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In the note by Eisenbud and Harris, "All That Intersection Theory in Algebraic Geometry", Proposition 13.6 on page 465 implies that, for a embedding \begin{equation} \iota: Z \hookrightarrow X \end{equation} where the codimension of $Z$ is $m$. Suppose $C$ is a dimension $m$ smooth cycle of $Z$, then the intersection number between $Z$ and $C$ is \begin{equation} [Z]\cdot [C]=\int_C c_m(\mathcal{N}_{Z/X}) \end{equation} i.e. the integration of the $m$-th Chern class of the normal bundle $\mathcal{N}_{Z/X}$ on $C$. Since I know basically nothing about intersection theory, this formula seems a little ad hoc to me. Anyone who can discuss some intuitions behind this formula? like why this should be the natural intersection number between the class $[Z]$ and $[C]$?

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A big part about intersection theory in algebraic geometry is that we can't really perturb things to make things intersect transversely.

Let's first suppose we are working with smooth closed orientable manifolds, so in particular we have Poincare duality. Let $M$ be a smooth compact orientable manifold of dimension $n$ and suppose we have an oriented vector bundle $E\rightarrow M$ of rank $r$, and a section $s:M\rightarrow E $ such that the intersection $s(M) \cap 0(M)$ is transverse, where $0:M\rightarrow E$ is the zero section. Note that transversality in particular implies that the intersection has dimension $n-r$. Call the intersection $Z$, which we can also think of as the zero locus of $s$. Then we have that the euler class of $E$, $e(E) \in H^r(M)$ is poincare dual to $[Z]\in H_{n-r}(M)$, or perhaps more explicitly, $e(E) \cap [M] = [Z]$. More generally if we have a submanifold $N\hookrightarrow M$, then $e(E) \cap [N]$ would be poincare dual to the zero locus of $s|_N$ (which you can also think of as $s(M) \cap 0(N))$.

For complex vector bundles the top chern class is the same as the euler class, so this suggests the top chern class of a bundle shows up when we are thinking about intersections.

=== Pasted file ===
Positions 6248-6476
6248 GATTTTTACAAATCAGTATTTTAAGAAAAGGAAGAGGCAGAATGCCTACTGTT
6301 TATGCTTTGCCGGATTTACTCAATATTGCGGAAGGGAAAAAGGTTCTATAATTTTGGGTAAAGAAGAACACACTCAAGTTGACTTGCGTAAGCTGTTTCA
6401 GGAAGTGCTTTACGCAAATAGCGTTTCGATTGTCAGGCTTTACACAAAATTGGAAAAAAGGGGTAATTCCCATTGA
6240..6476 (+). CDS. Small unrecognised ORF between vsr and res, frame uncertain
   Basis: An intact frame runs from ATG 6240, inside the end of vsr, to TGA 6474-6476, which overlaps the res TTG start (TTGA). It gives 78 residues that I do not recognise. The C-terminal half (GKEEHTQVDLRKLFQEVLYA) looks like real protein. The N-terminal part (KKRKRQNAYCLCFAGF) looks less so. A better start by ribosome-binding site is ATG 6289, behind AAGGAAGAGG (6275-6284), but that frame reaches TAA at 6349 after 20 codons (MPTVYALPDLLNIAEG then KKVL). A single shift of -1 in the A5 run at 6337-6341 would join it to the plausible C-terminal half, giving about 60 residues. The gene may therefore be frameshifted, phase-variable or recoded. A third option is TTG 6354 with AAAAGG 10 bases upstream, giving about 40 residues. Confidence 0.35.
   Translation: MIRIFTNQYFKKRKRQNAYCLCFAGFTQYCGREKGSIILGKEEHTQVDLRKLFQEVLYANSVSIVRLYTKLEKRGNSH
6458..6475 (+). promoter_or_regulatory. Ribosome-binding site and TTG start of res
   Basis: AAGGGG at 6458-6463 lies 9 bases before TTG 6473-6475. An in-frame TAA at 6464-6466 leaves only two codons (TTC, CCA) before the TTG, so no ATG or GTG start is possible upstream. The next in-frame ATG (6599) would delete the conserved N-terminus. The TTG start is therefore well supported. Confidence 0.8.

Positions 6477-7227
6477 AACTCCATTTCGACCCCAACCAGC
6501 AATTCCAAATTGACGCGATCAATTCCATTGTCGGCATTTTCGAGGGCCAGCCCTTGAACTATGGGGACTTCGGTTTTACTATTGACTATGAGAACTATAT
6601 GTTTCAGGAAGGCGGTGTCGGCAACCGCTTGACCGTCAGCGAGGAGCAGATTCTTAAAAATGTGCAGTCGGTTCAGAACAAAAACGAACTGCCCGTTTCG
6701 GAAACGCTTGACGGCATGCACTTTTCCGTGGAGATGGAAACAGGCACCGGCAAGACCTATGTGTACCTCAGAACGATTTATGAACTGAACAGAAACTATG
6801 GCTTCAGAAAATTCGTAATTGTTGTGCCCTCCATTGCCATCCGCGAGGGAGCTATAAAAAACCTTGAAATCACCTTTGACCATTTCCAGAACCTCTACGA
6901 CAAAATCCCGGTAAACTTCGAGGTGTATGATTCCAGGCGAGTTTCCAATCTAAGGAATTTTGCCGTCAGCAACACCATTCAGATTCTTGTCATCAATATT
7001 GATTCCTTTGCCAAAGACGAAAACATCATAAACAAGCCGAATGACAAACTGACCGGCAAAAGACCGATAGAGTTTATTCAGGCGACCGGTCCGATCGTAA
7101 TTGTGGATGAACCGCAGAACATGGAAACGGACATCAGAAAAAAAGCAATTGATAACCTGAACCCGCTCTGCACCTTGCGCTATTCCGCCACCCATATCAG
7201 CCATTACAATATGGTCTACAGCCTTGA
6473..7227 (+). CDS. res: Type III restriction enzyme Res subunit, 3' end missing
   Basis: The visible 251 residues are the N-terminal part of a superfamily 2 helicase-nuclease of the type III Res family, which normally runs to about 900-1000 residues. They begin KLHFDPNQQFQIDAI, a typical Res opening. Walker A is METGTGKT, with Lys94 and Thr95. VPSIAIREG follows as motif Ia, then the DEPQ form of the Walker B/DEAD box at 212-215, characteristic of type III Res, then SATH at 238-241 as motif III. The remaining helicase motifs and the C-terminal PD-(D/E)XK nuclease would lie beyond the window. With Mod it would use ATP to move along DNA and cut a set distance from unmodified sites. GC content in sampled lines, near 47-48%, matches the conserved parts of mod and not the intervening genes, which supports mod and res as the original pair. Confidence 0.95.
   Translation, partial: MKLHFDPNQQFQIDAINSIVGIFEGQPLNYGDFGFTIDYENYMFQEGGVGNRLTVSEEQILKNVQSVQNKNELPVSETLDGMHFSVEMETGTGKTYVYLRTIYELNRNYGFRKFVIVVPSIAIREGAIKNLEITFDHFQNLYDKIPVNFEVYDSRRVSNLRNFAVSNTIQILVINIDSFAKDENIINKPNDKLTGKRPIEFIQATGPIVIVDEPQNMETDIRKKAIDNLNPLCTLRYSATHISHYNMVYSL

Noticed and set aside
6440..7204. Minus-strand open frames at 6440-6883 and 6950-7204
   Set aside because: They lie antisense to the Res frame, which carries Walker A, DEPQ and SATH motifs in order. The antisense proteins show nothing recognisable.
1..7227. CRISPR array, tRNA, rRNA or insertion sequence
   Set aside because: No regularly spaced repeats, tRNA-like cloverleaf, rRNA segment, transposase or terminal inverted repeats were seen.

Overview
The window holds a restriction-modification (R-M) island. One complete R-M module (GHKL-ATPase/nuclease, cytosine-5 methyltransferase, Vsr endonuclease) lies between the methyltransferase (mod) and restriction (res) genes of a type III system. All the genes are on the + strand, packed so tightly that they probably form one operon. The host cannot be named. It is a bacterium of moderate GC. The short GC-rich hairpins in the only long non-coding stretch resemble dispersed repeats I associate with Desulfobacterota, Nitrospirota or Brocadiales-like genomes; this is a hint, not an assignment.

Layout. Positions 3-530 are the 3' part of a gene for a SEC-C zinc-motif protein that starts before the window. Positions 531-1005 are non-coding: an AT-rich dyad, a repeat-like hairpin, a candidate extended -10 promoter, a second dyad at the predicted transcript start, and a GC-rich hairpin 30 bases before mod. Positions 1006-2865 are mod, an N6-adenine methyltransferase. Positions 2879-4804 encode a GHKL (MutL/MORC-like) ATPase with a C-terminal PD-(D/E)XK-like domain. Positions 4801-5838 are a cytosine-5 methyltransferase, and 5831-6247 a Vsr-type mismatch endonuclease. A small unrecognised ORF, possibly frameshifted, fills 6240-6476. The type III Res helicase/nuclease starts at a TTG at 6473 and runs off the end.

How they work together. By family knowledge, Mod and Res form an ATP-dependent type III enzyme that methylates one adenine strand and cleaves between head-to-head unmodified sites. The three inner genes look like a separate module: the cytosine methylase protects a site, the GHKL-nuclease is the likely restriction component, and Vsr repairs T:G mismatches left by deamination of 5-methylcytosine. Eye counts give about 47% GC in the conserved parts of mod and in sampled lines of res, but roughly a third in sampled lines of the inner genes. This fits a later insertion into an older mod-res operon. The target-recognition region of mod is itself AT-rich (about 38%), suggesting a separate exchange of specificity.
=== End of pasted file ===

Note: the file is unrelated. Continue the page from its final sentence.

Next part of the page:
Now for the original problem, we are dealing with a problem of excess intersection: i.e. (using the same notation as the question) $C$ and $Z$ are not intersecting with the right dimension. If we were working in the smooth category then we can perturb things so that we do get a transverse intersection, and we can define the intersection as what we would get after perturbing our cycles. This doesn't work in the algebraic category though.

But one thing which does make sense is chern classes of vector bundles! Note that in the smooth category we have by tubular neighbourhood theorem that $N_{Z/X}$ is isomorphic to some open neighbourhood of $Z$ in $X$, and so you can imagine intersecting the cycles in $X$ should behave the same as intersecting the cycles in $N_{Z/X}$. This also works in the algebraic category, namely in this case there is a natural map $A_*(X) \rightarrow A_*(N_{Z/X})$ which intuitively corresponds to specialising cycles of $X$ to a tubular neighbourhood of $Z$. The way to make this precise is via the construction "Deformation to normal cone", which is explained in the next section (or alternatively you can look at Fulton's Intersection Theory).

So now we would like to intersect $C$ and $Z$. Following the analogy in the smooth category, and let $i:C\hookrightarrow Z$ denote the closed embedding, $c_m(i^*N_{Z/X})\cap [C]$ is our intersection. But note that now even though the intersection is not proper we still get a 0-cycle $c_m(i^*N_{Z/X}) \cap [C]$ and in particular a number. This is the formula given.

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